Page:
Ridiculously Old And Getting Better

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A timeless gem!


“I am living in the now. What is past is gone; I am not that person anymore. I don’t look good in her clothes. I do not want to walk in her shoes… I love my current life and I am determined to make the most of it. I will not waste my energy worrying about what I will do when I am 90, because I am not there yet… I do not know how I will like it until it happens.” – Lynn Ruth Miller

It’s a common belief that older adults are always tired, grumpy and unhappy. Movies, TV commercials and late night punch lines reinforce the stereotype that older adults are hapless buffoons with nothing better to do than yell “Get off of my lawn!” They also prefer to complain endlessly about their physical ailments to anyone who will listen.  This is largely a myth. While physical and cognitive decline are a natural part of the aging process, the truth of aging is very different than popular culture would have us believe.

Humans are actually the happiest at the early and late times of their lives. Stanford’s Laura Carstensen calls it The Happiness Curve — or the U-Curve of Happiness — and she’s spent over three decades researching the topic. Head of the Stanford Center on Longevity, Carstensen’s research on happiness found that older adults were actually happier overall than at any other time in their life since childhood. They are happier than their teenage years, their 20’s and 30’s, happier even than when they became wealthy and successful.

This book tells the story through the hilarious and poignant memoir of Lynn Ruth Miller, and makes the case we get better with age, that the best is yet to come.


Click here to read Book Review on The Age Buster


Lynn Ruth Miller, Eldership Academy Press


Lynn Ruth Miller

About the Author

Lynn Ruth Miller was born in Toledo, Ohio and had the good sense to leave the place when her life began at forty. She earned two Masters Degrees with honors, one in Creative Arts for Children at the University of Toledo, and the other, a Master of Arts degree in Communications from Stanford University.  She has done post-graduate work at Indiana University, Harvard, Oxford, Stanford and San Francisco State. When she was 27 and her ambitions turned theatrical, she starred in her own CBS television show. When she reached the mid century mark in her life, Lynn Ruth landed in Pacifica, a small community concealed from the affluent by heavy fog, nestled between San Francisco and Half Moon Bay. Her former column in the Pacifica Tribune, “Thoughts While Walking the Dog,” was gathered into a book of favorites. It became such a success that a second collection was released: More Thoughts While Walking the Dog. Her autobiographical novel, Starving Hearts, sold over 7,000 copies. Her latest book is The Late Bloomer. She compiled her columns into three one-woman shows and also performs a 5 star cabaret, “Alzheimer’s, Alzheimer’s, Cha, Cha, Cha!” throughout the world to standing ovations and rave reviews. She has five one-woman cabaret shows under her belt. She performs stand-up comedy internationally. and is a fixture at both the Brighton Fringe Festival and the Edinburgh International Fringe Festival. She hosted two television shows on Pacifica’s public access TV station, CH 26: What’s Hot Between the Covers (an interview program) and Paint With Lynn (a hands-on art program) until 2014 when she moved to Britain and became a presenter for Brighton Lights on The Latest TV, Brighton.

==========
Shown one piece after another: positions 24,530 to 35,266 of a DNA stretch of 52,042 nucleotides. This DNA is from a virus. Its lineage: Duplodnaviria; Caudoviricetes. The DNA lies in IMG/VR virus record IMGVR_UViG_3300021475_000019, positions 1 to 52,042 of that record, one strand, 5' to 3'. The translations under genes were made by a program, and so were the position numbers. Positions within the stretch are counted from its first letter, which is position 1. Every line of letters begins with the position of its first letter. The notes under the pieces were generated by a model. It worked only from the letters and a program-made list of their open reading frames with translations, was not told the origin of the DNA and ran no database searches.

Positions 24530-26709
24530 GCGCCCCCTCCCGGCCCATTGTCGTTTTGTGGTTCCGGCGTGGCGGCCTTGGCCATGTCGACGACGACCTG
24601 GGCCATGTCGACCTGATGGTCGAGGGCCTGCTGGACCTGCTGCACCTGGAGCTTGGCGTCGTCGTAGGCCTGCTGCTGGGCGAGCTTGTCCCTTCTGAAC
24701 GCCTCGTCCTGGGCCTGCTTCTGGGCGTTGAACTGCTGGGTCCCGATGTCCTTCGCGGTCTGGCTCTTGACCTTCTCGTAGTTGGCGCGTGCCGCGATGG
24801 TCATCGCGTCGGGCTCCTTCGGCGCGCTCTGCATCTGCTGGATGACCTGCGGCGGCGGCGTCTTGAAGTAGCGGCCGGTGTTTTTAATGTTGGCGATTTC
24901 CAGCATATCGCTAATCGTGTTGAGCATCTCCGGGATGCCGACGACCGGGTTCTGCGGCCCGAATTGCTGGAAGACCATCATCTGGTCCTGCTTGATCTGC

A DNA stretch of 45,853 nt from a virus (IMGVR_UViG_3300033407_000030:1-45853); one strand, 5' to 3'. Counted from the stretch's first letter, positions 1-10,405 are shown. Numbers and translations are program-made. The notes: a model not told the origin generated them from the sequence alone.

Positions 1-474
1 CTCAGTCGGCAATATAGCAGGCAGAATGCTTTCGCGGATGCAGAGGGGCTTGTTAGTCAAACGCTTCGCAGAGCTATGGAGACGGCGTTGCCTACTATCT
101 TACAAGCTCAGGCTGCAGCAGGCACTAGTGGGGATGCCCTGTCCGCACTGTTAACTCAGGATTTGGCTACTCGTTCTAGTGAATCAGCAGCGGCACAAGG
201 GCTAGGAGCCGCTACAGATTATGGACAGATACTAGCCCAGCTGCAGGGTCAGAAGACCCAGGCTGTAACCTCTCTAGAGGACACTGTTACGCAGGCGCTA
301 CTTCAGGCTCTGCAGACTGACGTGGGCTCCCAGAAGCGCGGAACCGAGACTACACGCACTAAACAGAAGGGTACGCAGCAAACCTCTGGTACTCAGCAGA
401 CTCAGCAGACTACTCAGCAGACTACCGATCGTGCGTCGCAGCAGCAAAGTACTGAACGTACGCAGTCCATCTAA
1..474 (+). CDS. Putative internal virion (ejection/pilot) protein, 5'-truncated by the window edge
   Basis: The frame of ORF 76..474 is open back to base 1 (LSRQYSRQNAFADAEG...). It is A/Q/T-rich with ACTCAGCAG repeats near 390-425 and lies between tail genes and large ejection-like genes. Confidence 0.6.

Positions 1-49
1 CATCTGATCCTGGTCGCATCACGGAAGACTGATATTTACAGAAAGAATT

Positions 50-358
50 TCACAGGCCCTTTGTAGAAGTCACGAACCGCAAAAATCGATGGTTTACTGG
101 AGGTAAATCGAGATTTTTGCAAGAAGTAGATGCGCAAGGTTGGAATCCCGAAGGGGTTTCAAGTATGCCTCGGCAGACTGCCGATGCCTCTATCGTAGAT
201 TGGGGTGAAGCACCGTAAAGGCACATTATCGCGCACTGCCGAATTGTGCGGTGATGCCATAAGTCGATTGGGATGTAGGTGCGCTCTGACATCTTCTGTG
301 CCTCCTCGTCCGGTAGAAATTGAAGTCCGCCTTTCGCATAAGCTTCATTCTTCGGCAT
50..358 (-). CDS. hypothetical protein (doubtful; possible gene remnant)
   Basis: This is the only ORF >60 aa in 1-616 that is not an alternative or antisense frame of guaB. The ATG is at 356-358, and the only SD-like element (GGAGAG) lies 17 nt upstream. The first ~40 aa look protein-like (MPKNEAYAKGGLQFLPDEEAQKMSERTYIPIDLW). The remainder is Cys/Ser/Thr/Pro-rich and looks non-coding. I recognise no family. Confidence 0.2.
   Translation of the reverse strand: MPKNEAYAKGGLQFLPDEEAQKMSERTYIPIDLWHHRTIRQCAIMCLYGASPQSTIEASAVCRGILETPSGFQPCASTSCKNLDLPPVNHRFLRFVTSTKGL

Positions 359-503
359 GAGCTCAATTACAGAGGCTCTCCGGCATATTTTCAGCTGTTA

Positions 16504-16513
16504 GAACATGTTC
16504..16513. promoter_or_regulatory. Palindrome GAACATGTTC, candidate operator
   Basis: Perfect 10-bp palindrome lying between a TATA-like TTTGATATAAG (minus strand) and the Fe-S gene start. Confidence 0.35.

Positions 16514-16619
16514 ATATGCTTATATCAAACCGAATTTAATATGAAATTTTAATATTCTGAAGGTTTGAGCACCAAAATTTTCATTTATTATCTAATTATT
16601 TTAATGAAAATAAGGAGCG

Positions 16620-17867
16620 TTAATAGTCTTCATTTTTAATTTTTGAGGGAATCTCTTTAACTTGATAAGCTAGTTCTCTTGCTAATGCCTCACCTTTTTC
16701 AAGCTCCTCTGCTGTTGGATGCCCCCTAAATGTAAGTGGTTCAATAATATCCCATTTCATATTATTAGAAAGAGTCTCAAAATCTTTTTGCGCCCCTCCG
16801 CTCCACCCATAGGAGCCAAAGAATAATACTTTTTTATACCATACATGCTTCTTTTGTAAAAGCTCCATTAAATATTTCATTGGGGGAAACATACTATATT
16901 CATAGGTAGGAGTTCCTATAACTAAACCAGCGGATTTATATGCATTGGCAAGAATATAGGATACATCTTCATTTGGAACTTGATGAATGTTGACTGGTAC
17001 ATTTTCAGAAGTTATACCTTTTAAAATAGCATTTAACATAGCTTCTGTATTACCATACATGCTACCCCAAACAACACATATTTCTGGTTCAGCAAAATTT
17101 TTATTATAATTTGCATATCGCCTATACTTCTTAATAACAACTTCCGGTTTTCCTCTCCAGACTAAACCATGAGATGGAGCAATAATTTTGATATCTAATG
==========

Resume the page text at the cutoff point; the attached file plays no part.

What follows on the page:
“All those vocations and all those adventures taught me a lot about living. I figured out what kind of person I wanted to be, and I learned to accept the kind of person I became. I learned that I alone am responsible for my happiness and that the art of living a full and rich life is to recognize opportunity when it comes my way. I learned that all fear is counterproductive and that hope fuels success. I figured out that no dream is impossible if you put the necessary work into it to make it happen. I discovered that the only way to have a successful relationship with another is to forge a solid one with yourself. I realized that I am not perfect and that I do not want to be. Perfection is boring. It is our flaws that make us interesting to others and most important, to ourselves.” –Lynn Ruth Miller